Say what you will about the extinction of the independent bookstore on the peninsula, author Jonathan Sanchez sees a slightly different future — as a matter of fact, he’s making it. Last week the City Paper columnist and award-winning fiction writer bought Boomer’s Books at 422 King St. from longtime owners Jim and Lee Breeden. With his wife Lauren, a designer with LS3P Architects, Sanchez plans to give the place a spit-shine and turn it into a locus for local literati.

Chapter Two Bookstore met Chapter 11 three years ago, and in 2005 Atlantic Books closed its sole remaining King Street location, both done in by skyrocketing rents and the rising hegemony of big-box heavies like Barnes & Noble and online retailers like Amazon.com and eBay. That left Boomer’s, just across from the new Convention and Visitor’s Bureau on Upper King, holding the torch for independent stores and used booksellers downtown.

Yet the unpretentious location’s prospects have never looked better. Sanchez is no stranger to Boomer’s, or to the Breedens. He’s been working part-time at the store (originally named for the couple’s basset hound, but probably better known for the resident feline, named Purdy) since 1998. And he says he has a few new plans but will essentially be building on a great, if quietly successful, business that the Breedens built over more than a decade at the location.

“A couple of years ago they asked me to take it over, and I wasn’t ready,” Sanchez recalls. “That was before Lauren and I got married. By which I mean before I realized how much money you could borrow.”

When Boomer’s opened in 1995, the stretch of Upper King it occupied was mostly a no-man’s-land, barren of the hip urban character the street now seethes with, devoid of luxe clothing boutiques, tony restaurants, loft apartments, and the throngs of chattering college students who live in the nearby college dormitories these days. Today, where Lower King has mostly fallen victim to a faceless fashion-mall takeover, Upper King still has some of the old character Lower King once sang with.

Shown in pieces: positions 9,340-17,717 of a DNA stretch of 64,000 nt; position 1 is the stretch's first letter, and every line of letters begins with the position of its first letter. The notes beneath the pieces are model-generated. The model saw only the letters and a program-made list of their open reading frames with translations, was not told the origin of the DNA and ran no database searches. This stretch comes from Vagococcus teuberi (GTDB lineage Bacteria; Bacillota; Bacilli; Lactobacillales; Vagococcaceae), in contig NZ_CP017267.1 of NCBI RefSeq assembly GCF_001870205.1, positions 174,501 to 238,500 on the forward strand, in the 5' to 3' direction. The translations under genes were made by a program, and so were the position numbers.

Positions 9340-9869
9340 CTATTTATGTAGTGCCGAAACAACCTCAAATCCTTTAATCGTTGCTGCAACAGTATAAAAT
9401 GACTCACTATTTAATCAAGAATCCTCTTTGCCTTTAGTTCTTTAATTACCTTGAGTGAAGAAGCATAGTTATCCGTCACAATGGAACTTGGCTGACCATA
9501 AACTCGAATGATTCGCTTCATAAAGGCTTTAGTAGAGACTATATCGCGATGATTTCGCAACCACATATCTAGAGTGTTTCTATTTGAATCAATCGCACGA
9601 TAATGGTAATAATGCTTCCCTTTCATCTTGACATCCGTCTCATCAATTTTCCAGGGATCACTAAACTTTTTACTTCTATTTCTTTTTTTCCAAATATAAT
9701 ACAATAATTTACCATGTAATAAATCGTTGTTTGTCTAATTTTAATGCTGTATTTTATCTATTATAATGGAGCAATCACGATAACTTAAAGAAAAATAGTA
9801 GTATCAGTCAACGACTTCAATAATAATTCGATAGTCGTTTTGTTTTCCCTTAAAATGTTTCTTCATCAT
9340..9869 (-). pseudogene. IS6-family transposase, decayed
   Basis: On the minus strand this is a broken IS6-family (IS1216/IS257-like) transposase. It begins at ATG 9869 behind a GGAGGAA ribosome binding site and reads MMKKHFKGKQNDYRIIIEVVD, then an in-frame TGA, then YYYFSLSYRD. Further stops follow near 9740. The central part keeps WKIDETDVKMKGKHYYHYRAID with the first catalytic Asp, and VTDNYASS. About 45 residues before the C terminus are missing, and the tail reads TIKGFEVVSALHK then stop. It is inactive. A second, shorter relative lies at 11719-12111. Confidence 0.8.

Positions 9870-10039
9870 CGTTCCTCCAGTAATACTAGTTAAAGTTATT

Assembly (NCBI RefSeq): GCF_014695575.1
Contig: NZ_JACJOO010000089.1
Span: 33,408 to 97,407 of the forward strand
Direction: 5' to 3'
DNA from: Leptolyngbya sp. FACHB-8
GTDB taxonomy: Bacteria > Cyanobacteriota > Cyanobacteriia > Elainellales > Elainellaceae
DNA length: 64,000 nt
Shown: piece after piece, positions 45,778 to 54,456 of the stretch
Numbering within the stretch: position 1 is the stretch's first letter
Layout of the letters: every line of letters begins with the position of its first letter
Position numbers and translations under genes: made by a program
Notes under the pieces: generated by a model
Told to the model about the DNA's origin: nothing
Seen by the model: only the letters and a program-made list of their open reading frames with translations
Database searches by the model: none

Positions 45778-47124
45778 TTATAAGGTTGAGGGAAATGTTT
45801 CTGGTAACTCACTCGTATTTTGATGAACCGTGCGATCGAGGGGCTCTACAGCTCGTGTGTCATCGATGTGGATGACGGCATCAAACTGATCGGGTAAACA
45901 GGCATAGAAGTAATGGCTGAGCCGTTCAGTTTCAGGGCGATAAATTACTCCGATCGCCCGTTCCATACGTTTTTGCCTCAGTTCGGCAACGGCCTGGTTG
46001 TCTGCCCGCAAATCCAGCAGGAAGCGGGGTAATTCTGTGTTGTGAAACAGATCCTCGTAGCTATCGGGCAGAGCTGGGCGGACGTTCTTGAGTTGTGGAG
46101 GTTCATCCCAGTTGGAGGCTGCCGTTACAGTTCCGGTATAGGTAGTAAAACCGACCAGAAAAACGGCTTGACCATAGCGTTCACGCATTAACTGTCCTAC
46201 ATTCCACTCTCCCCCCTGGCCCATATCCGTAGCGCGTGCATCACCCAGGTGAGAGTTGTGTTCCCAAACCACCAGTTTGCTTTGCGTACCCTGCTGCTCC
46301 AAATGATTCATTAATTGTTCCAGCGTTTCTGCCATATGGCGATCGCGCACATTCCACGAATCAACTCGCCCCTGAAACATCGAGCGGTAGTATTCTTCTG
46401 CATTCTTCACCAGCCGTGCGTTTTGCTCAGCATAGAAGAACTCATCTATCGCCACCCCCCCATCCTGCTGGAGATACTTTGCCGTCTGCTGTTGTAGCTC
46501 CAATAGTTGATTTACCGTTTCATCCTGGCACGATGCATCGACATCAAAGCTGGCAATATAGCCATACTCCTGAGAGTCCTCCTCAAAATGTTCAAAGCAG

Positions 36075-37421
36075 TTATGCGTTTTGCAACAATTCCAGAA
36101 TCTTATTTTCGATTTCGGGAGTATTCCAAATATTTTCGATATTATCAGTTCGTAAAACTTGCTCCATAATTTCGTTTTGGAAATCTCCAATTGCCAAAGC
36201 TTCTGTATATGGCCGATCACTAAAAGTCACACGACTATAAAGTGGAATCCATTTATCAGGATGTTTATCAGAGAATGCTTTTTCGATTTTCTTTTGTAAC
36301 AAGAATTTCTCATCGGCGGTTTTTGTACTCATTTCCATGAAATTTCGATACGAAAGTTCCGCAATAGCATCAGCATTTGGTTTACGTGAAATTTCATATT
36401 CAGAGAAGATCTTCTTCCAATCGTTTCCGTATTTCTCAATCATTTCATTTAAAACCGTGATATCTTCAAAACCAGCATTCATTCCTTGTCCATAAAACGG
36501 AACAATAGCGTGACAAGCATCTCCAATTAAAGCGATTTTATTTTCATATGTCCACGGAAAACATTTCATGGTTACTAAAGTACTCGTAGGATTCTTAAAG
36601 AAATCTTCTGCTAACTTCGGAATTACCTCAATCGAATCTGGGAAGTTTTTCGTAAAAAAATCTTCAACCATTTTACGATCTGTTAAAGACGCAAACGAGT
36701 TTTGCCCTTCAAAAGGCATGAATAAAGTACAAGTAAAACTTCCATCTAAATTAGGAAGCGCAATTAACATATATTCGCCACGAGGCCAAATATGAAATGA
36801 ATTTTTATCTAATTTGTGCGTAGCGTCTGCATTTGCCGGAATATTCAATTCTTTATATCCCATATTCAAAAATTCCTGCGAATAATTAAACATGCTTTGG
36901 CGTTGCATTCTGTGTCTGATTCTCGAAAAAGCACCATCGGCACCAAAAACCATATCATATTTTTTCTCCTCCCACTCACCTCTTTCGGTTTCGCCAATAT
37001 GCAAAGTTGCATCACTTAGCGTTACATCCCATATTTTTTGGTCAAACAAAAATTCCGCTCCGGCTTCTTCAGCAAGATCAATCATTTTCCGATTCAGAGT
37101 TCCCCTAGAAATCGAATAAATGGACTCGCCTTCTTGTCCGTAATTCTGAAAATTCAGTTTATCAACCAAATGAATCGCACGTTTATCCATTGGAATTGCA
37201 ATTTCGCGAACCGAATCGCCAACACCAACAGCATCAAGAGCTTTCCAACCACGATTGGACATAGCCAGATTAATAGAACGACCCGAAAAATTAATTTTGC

“It’s a great location,” Sanchez acknowledges. “But you know if you look around there are other mom-and-pops around here. It’s not all Abercrombie & Fitch.”

The building itself is still owned by PrimeSouth Real Estate, Sanchez says. But part of what he bought was an inventory of around 40,000 used books, give or take 10,000, all jammed into a space that looks miniscule from the street but in fact runs the length of the building, stretching back 170 feet to the parking lot behind the store. Of course, at its widest Boomer’s is only about 12 feet, so walking through it is like taking an amble through a book-laden submarine.

Sanchez says he doesn’t plan to make dramatic alterations to the shop, though he and his wife do have some cosmetic fixes in mind — as well as a likely name change.

“Jim and Lee ran a pretty good little business. I’d like to increase the store’s visibility in the community. And we want to have a lot of book signings, especially for local authors. Maybe get some better signage, open up the storefront a little bit.”

The name change is still an open question. Boomer was the name of a basset hound the Breedens owned when they opened the store. “I haven’t really decided on the name thing. Maybe we’ll do a ‘name the store’ contest.”

And for those wondering, Purdy’s still going to be a fixture.

“The cat’s staying,” he says. “Though I’m constantly having to tell people I didn’t name her.”